Parking tickets in heaven: The unwieldy life of a harpist
It sounds like heaven itself—the crystalline twinkling of a harp conjures images of angelic hosts flitting among the stars sparkling in the Milky Way.
But behind the harp’s shimmering sound and striking shape is an instrument that is as tricky and finicky to play as it is cumbersome and expensive to cart around.
Harpist Alix Raspé doesn’t mind. Raspé, who is associate harpist with the Columbus Symphony Orchestra and principal harpist with the Lima Symphony, doesn’t mind having to spend hours tuning and retuning her instrument to make sure it sounds right. She doesn’t mind having to pack up an instrument that’s a foot taller than she is and cart it around on a dolly just to go to work. She doesn’t mind having to drive big cars so she can bring her instrument to rehearsals, concerts and gigs. And she doesn’t even mind double-parking to unload her instrument and its accoutrements for rehearsals and performances – only to return to her car to find it freshly decorated with parking tickets.
It’s all in a day’s work for Raspé, who performed Mikhail Glinka’s beautiful Nocturne for Harp recently in WOSU Public Media’s Performance Studio.
Raspé’s journey with the harp began when she was five years old. She saw the Disney animated film The Aristocats and was taken by the scene in which Duchess, the mother cat, plays the harp.
“I told my parents, ‘I really, really want to play the harp,’” Raspé said. “And they said, ‘Okay, three more years of piano (lessons),’ thinking that I’d probably forget about it.”
She didn’t. Raspé says she was obsessed with the harp’s curvy shape and elegant sound. When she turned eight, she got a lever harp, designed for beginning harpists. The lever harp is smaller and has fewer strings than the 47 strings on a standard concert harp. It also lacks the concert harp’s seven pedals.
Raspé soon graduated to the concert harp. With the joys of playing such an ethereal-sounding instrument also came the challenges of carting it around.
“It is something you should definitely know when you start to play the harp,” Raspé said, “that there is a lot of moving involved, and it is not an easy instrument to move.”
It’s not easy to move, because it’s big – a concert harp is six feet tall – and its shape is as unusual as it is lovely. To move a harp, you need a long car with backseats that can fold down and lie flat. And just as regular folks judge cars, in part, by their road feel and legroom, harpists judge vehicles by what you might call their harpability. In The Harp Column, a trade magazine for harpists, the regular feature “Harp on Board” gives the skinny on new harp-friendly car makes and models.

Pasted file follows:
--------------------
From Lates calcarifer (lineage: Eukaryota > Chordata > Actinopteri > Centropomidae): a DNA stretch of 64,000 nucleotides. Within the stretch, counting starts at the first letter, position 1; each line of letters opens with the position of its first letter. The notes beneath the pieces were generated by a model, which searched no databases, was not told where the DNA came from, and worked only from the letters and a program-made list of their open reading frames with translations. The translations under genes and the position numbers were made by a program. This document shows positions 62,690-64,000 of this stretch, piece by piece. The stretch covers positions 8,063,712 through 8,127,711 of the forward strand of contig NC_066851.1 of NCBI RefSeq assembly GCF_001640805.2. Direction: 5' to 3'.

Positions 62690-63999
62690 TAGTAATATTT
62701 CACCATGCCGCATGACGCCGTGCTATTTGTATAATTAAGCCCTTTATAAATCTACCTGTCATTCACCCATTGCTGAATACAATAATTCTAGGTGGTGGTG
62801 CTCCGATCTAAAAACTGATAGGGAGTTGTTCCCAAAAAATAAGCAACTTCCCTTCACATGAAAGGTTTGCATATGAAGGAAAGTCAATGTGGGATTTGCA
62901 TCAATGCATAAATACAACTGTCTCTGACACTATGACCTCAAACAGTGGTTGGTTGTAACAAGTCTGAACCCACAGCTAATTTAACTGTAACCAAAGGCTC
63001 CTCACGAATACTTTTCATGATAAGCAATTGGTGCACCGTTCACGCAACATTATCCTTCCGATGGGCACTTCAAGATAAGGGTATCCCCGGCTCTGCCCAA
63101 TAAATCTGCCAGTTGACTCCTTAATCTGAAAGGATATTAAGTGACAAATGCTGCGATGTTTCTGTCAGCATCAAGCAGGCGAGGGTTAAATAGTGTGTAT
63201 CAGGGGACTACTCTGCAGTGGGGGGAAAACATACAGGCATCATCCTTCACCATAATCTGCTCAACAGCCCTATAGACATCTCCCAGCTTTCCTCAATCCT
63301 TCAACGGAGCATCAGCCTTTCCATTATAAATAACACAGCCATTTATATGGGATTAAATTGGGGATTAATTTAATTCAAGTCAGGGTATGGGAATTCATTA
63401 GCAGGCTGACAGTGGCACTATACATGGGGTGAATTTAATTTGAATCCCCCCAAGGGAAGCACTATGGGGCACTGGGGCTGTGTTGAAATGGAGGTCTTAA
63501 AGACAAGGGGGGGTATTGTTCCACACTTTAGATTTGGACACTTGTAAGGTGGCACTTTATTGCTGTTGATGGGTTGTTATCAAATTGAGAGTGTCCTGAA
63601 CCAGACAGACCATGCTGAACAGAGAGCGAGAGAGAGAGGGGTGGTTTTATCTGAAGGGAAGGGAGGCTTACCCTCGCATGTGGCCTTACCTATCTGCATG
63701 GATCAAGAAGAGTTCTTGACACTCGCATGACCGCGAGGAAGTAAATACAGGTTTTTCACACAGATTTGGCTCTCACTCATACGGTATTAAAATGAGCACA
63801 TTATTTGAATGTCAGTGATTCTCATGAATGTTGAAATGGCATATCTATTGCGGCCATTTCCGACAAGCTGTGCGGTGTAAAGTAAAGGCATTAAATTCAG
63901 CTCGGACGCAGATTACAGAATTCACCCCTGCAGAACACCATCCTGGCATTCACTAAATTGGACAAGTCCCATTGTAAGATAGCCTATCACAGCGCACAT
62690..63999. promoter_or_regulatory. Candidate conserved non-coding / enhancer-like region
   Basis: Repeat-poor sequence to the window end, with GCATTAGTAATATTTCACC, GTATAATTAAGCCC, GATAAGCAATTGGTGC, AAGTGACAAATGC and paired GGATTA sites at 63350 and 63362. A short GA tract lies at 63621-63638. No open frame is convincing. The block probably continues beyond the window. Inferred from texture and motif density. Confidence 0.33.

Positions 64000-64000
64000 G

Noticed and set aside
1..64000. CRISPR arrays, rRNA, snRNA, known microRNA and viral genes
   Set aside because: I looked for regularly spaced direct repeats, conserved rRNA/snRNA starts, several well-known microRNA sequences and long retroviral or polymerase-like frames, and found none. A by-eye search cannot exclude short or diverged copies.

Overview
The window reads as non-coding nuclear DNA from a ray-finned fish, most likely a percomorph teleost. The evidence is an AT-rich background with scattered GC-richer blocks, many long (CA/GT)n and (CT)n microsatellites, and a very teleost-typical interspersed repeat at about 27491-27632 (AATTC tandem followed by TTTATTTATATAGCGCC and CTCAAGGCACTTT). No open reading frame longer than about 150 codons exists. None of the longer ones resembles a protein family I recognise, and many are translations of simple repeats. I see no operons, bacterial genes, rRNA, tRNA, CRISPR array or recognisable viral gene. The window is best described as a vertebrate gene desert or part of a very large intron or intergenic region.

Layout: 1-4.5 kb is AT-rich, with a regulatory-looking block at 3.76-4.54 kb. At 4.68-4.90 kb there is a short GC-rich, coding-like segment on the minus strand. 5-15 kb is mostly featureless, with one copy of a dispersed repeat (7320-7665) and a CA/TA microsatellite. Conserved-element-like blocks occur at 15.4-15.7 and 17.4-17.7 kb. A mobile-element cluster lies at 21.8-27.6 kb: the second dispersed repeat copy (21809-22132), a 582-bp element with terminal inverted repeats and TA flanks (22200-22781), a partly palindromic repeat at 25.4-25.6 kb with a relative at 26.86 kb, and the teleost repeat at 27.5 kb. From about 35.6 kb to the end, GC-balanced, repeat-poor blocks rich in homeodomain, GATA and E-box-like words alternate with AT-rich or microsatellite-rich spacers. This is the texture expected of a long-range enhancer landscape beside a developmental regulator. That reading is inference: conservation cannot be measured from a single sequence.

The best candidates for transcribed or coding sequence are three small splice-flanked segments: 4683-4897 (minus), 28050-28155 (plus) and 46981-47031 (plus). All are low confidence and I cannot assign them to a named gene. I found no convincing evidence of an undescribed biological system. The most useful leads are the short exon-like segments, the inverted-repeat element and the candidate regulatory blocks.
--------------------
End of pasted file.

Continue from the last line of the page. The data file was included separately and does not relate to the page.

Raspé follows that feature, and when she’s shopping for a car, her harp goes with her.
“Whenever I go to buy a car, I bring the harp with me. That sounds crazy, I know. But it’s a very unique shape,” Raspé said.
When a harp isn’t being chauffeured around, it needs somewhere spacious to live. Think of the harp as the Great Dane of instruments – large and gawky, but uncommonly sweet. Like an actual Great Dane, who can easily transform your entire living room sofa into a dog bed, a harp also needs its personal space. Raspé says her home has a dedicated harp room, which her two concert harps and smaller lever harp share, like siblings.
“It’s like another family member,” Raspé said. “You basically know that whatever home you have, you have to have a room for them.”
You also have to have room for their gear. With humans, it’s clothes, furniture and devices. With harps, it’s benches, dollies and custom shipping cartons. When some part of a harp’s mechanism goes awry, if a harpist can’t drive the instrument to a technician, the harp must be shipped to the technician in its own eight-foot-tall carton. Housing the carton is like housing an additional plus-sized harp.
“When you purchase a harp, you keep the carton that it comes in so if you do have to ship it, you have exactly what you need. You don’t want to break (the carton) down, because it’s all set up in case you do need to send your harp back. So where you keep that thing – it’s not easy,” Raspé said.
Despite its cumbersome size and shape, when you hear how effortlessly the sound floats out of a harp, you might think playing the instrument is easy.
Not so much. To begin with, all of its 47 strings must be perfectly in tune with each other, and tuning the instrument takes a long time. Raspé arrives at rehearsals an hour in advance just to tune in silence. But after being played for even a few minutes, the strings can go out of tune.
“A lot of times we’re checking (the tuning) a little bit even during pieces just to make sure, especially if there’s a new string that’s not exactly staying on pitch,” Raspé said.
Then there are the pedals, which raise or lower the pitch each string makes when plucked. The pedals allow harpists to play equally adeptly in every key, but they don’t guarantee perfection.
“With the harp you can have your fingers on all the correct strings, but if your feet aren’t in the right place, if your pedals aren’t right, then you’re playing the wrong notes,” Raspé said. “If you’re not connected consciously to what your feet are doing with the pedals, it can be completely disastrous.”
Despite the hassle involved in transporting the harp and the treachery involved in playing it, Raspé says there’s a certain paradoxical practicality to playing the instrument.
“The wonderful thing about the harp is you are almost always able to be gigging no matter what – as a solo artist, as a chamber musician, you can play for weddings, you can play in an orchestra. Over the pandemic I was playing the harp for yoga classes,” Raspé said. “I feel like you almost always have performance opportunities. And I feel that that’s the great thing, that there is always a place for you in the harp world.”